Utah Gives Anti-discrimination Bill Hearing than Tables It

Despite having the support of three-fourths of the state’s population as well as the backing from of some big name employers like Ancestry.com, 1-800-Contacts and eBay, Utah lawmakers have effectively killed a bill that would have  added “sexual orientation and gender identity”  to existing state anti-discrimination laws.

Currently in Utah, like here in Idaho, a person can be fired or lose their housing simply because an employer or landlord doesn’t like the person’s orientation or gender identity.

There was some victory for the supporters of the bill this year. After five years of trying to pass the legislation, the bill was give a hearing before Utah’s  Senate Government Operations and Political Subdivisions Committee.

The committee tabled the bill in a vote 4-2 on Friday.

According to the Salt Lake City Tribune, the hearing brought out people from both sides of the debate on Friday who testified “before a standing room-only crowd”

Sen. Ben McAdams, the bill’s sponsor and a Salt Lake City Democrat, tells the Tribune, “he was disappointed the bill failed but called the hearing a “valuable discussion” and a “huge milestone.” This is the fifth year that Democrats have run such a bill but the first year to get a Senate hearing.”

Jeremy Cunningham, a supporter of the bill, told lawmakers he was terminated because a supervisor found out he was gay.

According to KSL-TV ” Cunningham  asked lawmakers to “imagine living in a world where your religion, where age or your race would come in to play, On the day I was fired, that was my world.”

Some of the bill’s opponents used scare tactics to convince lawmakers not to support the legislation. KSL reports thatLaura Bunker, with United Families Utah “spoke out against McAdam’s bill saying that a statewide anti-discrimination law could threaten traditional families and marriage.”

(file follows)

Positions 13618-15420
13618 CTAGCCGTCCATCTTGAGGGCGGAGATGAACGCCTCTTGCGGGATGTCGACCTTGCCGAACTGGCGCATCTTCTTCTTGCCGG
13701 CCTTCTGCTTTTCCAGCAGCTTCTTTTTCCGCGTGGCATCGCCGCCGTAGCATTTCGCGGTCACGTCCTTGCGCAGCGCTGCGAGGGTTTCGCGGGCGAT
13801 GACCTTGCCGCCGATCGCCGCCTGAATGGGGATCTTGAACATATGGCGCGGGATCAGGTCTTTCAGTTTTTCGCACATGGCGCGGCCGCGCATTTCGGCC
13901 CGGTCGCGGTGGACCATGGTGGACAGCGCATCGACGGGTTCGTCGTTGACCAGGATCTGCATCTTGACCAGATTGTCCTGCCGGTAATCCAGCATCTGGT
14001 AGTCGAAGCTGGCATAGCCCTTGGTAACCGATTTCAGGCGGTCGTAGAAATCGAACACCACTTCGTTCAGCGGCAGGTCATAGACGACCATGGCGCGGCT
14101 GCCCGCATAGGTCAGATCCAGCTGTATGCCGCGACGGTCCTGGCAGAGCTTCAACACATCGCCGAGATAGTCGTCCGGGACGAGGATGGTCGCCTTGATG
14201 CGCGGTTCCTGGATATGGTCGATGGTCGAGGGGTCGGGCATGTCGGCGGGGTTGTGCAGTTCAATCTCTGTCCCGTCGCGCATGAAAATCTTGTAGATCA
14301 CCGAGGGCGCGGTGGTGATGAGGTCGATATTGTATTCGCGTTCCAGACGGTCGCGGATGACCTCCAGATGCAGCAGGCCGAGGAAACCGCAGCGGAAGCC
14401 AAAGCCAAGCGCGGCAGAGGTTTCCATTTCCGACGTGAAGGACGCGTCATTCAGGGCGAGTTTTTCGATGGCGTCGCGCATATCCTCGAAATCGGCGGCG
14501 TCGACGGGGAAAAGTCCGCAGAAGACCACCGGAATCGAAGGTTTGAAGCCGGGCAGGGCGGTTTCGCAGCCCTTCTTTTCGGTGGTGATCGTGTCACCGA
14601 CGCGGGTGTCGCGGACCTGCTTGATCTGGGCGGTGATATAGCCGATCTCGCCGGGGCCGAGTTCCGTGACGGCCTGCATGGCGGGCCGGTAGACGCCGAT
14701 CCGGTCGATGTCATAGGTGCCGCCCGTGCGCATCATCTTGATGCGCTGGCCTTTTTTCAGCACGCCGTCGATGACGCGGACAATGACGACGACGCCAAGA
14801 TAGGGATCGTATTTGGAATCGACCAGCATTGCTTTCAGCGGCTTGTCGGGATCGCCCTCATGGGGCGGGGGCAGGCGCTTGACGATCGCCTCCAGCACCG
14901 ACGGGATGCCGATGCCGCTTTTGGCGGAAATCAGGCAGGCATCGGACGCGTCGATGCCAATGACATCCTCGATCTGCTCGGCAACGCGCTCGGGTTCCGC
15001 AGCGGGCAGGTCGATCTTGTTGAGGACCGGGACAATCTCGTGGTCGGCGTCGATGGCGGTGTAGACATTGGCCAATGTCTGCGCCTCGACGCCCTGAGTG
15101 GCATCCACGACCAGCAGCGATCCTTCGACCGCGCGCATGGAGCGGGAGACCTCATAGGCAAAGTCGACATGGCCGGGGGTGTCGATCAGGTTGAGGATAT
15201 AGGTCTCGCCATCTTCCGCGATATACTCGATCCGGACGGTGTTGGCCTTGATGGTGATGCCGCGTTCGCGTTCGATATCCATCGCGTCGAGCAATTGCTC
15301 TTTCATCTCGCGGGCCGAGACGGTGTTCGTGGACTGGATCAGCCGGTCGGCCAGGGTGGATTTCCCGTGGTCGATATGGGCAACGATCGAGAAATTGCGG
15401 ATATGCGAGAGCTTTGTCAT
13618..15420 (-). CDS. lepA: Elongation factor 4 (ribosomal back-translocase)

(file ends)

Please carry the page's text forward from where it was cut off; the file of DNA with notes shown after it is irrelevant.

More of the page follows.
Supporters say tying the bill to the controversial marriage equality debate was a cheap tactic that had nothing to do with the legislation whatsoever.

Currently, “14 Utah cities and counties have ordinances that ban housing and employment discrimination based on sexual orientation or gender identity,” reports the paper.

The list of cities include the City of Salt Lake, where the LDS church officially supported the passing of the ordinance in 2009.

The bill is very similar to Idaho’s purposed “Add the Words” bill which would add “gender identity and sexual orientation” to Idaho’s human rights laws.

That bill will be given a print hearing this Friday morning, February 10th at 8:00 am before the Senate State Affairs Committee. Though public testimony is not expected to be taken during the hearing, supporters are encouraged to attend.

Add the Words, Idaho volunteers released a new video over the weekend that includes  images of the almost 2000 people gathered across the state on January 28th in support of the bill:




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